The big decision about what to be when you grow up is even less clean and simple when your talents lie in multiple areas. Whanganui’s Natalie Bradburn thought she wanted to study fashion, but ended up on an interior design course, which led to a Master of Architecture. She’s been working as an architectural designer ever since, along with running her own bathroomware business, Clean Clean Clean, while raising two beautiful children, Marlowe (7) and Frances (5), with her partner Ben Mitchell-Anyon of Patchwork Architecture. To her, all the work is connected, and she quite likes the ambiguity of not falling into one category.
So how does your architectural work inform your designs for Clean Clean Clean, Natalie? Working with various scales allows me to think about all the ways in which people live — everything from how you arrive at your house, to how you feed your friends, to where you hang a wet towel. It all relates to how the body operates within a space. Architecture can seem slow at times because of the scale of the work and the number of people involved. Being able to work on a smaller scale allows for a similar kind of customisation, but with faster lead times.
And why bathroomware? Bathrooms have been on my brain for a long time. They’re a very intimate space, more so than any other room. We’re so exposed and vulnerable in them, even if only to ourselves, and I think that serves as a good place for a design enquiry. I also think that if you’re going to get naked, it’s better to do it in a space that makes you feel good and reflects who you are.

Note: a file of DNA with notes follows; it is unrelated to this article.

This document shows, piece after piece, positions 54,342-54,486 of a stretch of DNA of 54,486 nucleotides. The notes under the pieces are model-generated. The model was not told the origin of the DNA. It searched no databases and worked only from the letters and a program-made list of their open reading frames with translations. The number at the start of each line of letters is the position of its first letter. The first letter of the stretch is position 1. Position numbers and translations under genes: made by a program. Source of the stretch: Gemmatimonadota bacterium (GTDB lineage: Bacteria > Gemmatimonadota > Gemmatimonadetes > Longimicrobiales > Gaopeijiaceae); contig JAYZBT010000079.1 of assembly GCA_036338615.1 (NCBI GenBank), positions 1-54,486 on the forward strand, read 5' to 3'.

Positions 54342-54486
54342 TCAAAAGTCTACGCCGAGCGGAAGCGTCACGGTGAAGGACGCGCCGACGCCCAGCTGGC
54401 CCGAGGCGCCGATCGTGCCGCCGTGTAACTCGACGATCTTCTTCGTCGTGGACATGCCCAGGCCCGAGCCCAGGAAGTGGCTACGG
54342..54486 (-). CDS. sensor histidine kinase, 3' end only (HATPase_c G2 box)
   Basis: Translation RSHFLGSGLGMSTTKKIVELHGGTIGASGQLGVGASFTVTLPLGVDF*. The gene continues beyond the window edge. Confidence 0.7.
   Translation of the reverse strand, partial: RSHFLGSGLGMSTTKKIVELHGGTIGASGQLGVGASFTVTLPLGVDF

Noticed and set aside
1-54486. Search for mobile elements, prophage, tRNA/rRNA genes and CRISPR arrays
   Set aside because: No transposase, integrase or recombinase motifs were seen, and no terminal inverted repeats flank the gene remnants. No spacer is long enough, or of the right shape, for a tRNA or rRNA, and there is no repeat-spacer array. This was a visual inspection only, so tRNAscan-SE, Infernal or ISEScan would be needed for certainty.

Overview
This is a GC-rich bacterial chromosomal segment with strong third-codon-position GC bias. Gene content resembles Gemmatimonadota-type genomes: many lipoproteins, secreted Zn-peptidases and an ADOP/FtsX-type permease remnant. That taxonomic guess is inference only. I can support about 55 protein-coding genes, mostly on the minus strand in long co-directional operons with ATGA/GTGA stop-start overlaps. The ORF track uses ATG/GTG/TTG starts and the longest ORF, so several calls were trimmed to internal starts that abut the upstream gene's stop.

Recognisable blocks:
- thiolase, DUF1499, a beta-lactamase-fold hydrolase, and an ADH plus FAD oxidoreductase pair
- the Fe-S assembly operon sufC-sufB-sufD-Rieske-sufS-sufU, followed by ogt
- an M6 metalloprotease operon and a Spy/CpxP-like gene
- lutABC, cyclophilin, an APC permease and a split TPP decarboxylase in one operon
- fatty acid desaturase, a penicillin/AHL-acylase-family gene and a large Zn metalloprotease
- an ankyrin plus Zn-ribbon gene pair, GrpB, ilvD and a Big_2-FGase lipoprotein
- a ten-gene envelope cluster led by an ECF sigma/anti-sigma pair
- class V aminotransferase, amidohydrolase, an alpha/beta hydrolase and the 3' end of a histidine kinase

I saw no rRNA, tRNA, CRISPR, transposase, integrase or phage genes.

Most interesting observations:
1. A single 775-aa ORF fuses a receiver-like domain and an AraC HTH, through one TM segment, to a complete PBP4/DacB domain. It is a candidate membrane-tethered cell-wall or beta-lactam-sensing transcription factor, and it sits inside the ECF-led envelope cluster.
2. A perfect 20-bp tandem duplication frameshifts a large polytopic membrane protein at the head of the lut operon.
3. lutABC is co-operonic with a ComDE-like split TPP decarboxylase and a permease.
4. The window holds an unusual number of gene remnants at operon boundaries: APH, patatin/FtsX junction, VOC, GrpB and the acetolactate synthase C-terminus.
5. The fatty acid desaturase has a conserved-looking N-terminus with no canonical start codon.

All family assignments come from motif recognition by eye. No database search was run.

The bathroomware first came about when I designed a toothbrush shelf while on maternity leave with Frances. I love being able to go into the tiniest of details, like how a toothbrush is stored, and Clean Clean Clean allows me to do that.
What are some of the usual inclusions — like your old toothbrush cup that kicked all this off — that you’d like to see swapped for items that are more well considered ? I think everything could do with a review! I’m particularly bothered by the toilet brush.
What’s in the name Clean Clean Clean? The word ‘clean’ is thrown around all the time in architecture, in phrases like ‘clean, modern lines’, but what is a ‘clean’ line, and perhaps more curiously, what’s a ‘dirty’ one? It’s an ongoing enquiry of mine.
Why has powdercoated aluminium become your main material? I like aluminium because it can be reused after it’s had a good life, and turned into something else. I feel the same about powdercoating. I can recoat an object in another colour if the interior context around it changes.
What are three things that inspire you in your work? I love reading novels and coming across new styles of writing. It reminds me that there are so many ways to approach something, even with the same language. The same goes for design books — I love seeing how different approaches to design and architecture can create such wildly different outcomes, often with the same tools. Chef Yotam Ottolenghi is possibly my greatest inspiration of all, though. The way he combines the same ingredients over and over again in new ways never ceases to impress me.